Figure 2: Comparison of tropical cyclone measurements from Advanced Dvorak Technique, CYGNSS, and a combination of products. When used in combination with other products, CYGNSS improves the overall model predictions. (Source: AGU Geophysical Research Letters)


In a paper published by AGU’s Geophysical Research Letters, when CYGNSS data from 2017 was combined with other tropical cyclone intensity prediction methods for hurricanes Irma and Harvey, the overall predictions improved. Fig. 2 shows wind speed and vector comparisons by the Advanced Dvorak Technique, CYGNSS, and a combination of methods, as well as surface latent heat flux. Since CYGNSS has only been in operation since 2017, researchers are still exploring and improving the applications of this small but mighty microsatellite fleet’s capabilities to improve tropical cyclone intensity forecasting.


Figure 3: Click the video to view how the eight microsatellites of CYGNSS deploy in low Earth orbit (Source: NASA)







“Weather: A Concise Introduction” by Gregory Hakim and Jérôme Patoux

Lumbering Lorenzo (author: Amy Weng)

While the United States has had some tropical storm events happen closer to home, there’s now a formidable cyclone building in the mid-Atlantic, and its name is Lorenzo. On September 26, 2019, Lorenzo is classified as a category 3 hurricane, and expected to strengthen to category 4 in the near future. Fortunately for readers, Lorenzo is not expected to reach the United States as a hurricane, or any other landmass. Even if Lorenzo doesn’t make landfall, it is a great opportunity to observe hurricane formation unimpeded by landmasses. The eye is particularly striking in Figure 1, standing out from the cloud outflow surrounding it due to the angle of the Sun at the time of viewing.

Fig. 1. GOES-16 full disc visible imagery with Lorenzo west of the African coast, taken 26 September 2019 at 17:20 GMT (or 1:20 PM EDT).


Lorenzo is projected to become a category 4 hurricane, but it’s also likely to be demoted back to a category 3 soon after. Taking a look at the Airmass RGB data from GOES-16 and Meteosat may help answer why – green regions represents moist, tropical airmasses and rusty orange regions represent dry airmasses, and Lorenzo’s got a dry orange region similar in size to itself just to its west (Fig. 2). I’ve taken imagery from two satellites in this case because Airmass RGB tends to wrap the horizon with a blue/purple hue due to how it detects water vapor. If Lorenzo continues west, it will have to interact with the dry air region, which could weaken its development by halting moisture intake. If Lorenzo moves north, it will have to contend with cooler water temperatures that could also weaken its development, as colder seawater will evaporate less readily.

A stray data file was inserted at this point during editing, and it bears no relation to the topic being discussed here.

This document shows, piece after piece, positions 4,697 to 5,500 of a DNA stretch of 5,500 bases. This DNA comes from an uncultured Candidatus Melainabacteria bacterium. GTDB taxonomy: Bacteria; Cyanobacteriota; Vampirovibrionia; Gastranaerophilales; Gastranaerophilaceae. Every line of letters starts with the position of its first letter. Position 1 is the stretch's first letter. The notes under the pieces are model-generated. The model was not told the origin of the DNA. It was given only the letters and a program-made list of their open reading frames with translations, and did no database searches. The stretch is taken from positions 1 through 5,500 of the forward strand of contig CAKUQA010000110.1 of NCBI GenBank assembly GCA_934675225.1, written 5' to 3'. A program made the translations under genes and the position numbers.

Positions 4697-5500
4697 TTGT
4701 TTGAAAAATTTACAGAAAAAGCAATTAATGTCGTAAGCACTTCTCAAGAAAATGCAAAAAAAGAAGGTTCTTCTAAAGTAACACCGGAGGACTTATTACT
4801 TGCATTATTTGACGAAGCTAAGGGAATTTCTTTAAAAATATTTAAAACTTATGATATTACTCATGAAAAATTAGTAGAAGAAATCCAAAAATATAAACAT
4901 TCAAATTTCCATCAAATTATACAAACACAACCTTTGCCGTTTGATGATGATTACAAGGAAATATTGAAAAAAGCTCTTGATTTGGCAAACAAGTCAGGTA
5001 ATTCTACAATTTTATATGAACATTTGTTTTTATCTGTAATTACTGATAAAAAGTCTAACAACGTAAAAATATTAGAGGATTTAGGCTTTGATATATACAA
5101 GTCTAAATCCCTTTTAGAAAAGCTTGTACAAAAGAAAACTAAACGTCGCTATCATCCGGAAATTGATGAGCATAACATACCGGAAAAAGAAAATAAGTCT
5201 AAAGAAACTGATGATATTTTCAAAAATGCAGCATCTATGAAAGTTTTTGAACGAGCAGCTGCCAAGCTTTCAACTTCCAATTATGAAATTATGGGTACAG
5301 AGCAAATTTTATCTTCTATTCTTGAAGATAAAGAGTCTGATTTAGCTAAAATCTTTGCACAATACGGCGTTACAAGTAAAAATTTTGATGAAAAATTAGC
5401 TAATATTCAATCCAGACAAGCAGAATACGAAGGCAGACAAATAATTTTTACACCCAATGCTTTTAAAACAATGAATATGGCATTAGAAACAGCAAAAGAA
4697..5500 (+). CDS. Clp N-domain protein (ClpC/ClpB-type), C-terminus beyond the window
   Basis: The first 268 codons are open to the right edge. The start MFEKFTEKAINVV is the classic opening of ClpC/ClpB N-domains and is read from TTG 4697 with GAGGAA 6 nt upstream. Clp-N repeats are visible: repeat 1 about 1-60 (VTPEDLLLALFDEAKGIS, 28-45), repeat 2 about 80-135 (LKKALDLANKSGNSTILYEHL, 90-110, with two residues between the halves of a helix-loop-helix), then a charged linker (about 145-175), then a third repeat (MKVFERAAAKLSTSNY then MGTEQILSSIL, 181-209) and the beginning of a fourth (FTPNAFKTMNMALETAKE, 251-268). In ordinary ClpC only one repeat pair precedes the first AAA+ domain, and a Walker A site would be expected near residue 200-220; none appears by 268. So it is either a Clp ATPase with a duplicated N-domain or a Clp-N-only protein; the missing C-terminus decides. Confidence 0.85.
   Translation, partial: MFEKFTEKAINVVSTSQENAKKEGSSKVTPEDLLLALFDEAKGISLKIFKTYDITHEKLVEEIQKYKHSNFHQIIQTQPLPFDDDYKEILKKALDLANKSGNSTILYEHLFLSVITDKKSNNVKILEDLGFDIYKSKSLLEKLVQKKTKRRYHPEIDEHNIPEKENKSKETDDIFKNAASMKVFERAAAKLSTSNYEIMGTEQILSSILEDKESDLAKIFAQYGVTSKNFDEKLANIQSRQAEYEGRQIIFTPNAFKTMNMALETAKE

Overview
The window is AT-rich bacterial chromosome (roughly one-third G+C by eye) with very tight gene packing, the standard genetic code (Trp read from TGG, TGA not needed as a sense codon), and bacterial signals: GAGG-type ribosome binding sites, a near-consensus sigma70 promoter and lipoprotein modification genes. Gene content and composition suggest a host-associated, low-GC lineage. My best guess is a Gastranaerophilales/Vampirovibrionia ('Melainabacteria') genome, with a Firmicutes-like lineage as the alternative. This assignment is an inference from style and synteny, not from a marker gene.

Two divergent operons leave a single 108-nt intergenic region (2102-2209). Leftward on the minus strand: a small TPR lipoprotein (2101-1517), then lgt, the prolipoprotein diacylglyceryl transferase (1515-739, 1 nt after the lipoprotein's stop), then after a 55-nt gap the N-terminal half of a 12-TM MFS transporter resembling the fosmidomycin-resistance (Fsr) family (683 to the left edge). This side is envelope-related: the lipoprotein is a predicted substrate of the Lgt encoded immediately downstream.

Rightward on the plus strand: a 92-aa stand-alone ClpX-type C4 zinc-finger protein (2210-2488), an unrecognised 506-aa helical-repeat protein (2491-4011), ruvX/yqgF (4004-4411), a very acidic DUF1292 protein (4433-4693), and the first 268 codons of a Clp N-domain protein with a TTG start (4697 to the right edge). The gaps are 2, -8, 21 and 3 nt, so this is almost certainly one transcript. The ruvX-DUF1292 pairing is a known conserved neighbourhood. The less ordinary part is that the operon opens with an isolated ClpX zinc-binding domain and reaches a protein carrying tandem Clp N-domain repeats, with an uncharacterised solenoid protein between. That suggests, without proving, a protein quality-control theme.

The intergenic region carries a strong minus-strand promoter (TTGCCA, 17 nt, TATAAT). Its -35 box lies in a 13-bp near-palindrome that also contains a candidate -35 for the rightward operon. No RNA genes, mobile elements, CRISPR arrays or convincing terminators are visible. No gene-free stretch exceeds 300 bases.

Fig. 2. GOES-16 (left) and Meteosat 0 degree (right) full disc Airmass RGB composite imagery of Lorenzo taken 26 September 2019 at 21:00 GMT (or 5 PM EDT).


The good news is that Lorenzo in its current form likely won’t directly impact continental landmasses. The bad news (for Lorenzo) is its possible trajectories all lead to a weakening system in the near future. Incidentally, the dry air region to Lorenzo’s west could be a fragment of the Saharan Air Layer, a hot and dry airmass that advects out of the Sahara during the warmer months. The SAL isn’t always loaded with dust, but it often is, and some dust particles on Dust RGB imagery can be seen to the west of Africa at the time of this post (Fig. 3). We could have Africa to thank for stopping Lorenzo from getting out of control!

Fig. 3. Meteosat 0 degree Dust RGB over Africa, taken 26 September 2019 at 18:00 GMT. Dust is represented in pink hues.


GOES-16 full disc visible imagery can be found at https://whirlwind.aos.wisc.edu/~wxp/goes16/vis/goes16_fulldisk.html

GOES-16 full disc Airmass RGB imagery can be found at https://whirlwind.aos.wisc.edu/~wxp/goes16/multi_air_mass_rgb/goes16_fulldisk.html

Meteosat full disc Airmass RGB imagery can be found at https://eumetview.eumetsat.int/static-images/MSG/RGB/AIRMASS/FULLDISC/index.htm

Meteosat full disc Dust RGB imagery can be found at https://eumetview.eumetsat.int/static-images/MSG/RGB/DUST/FULLRESOLUTION/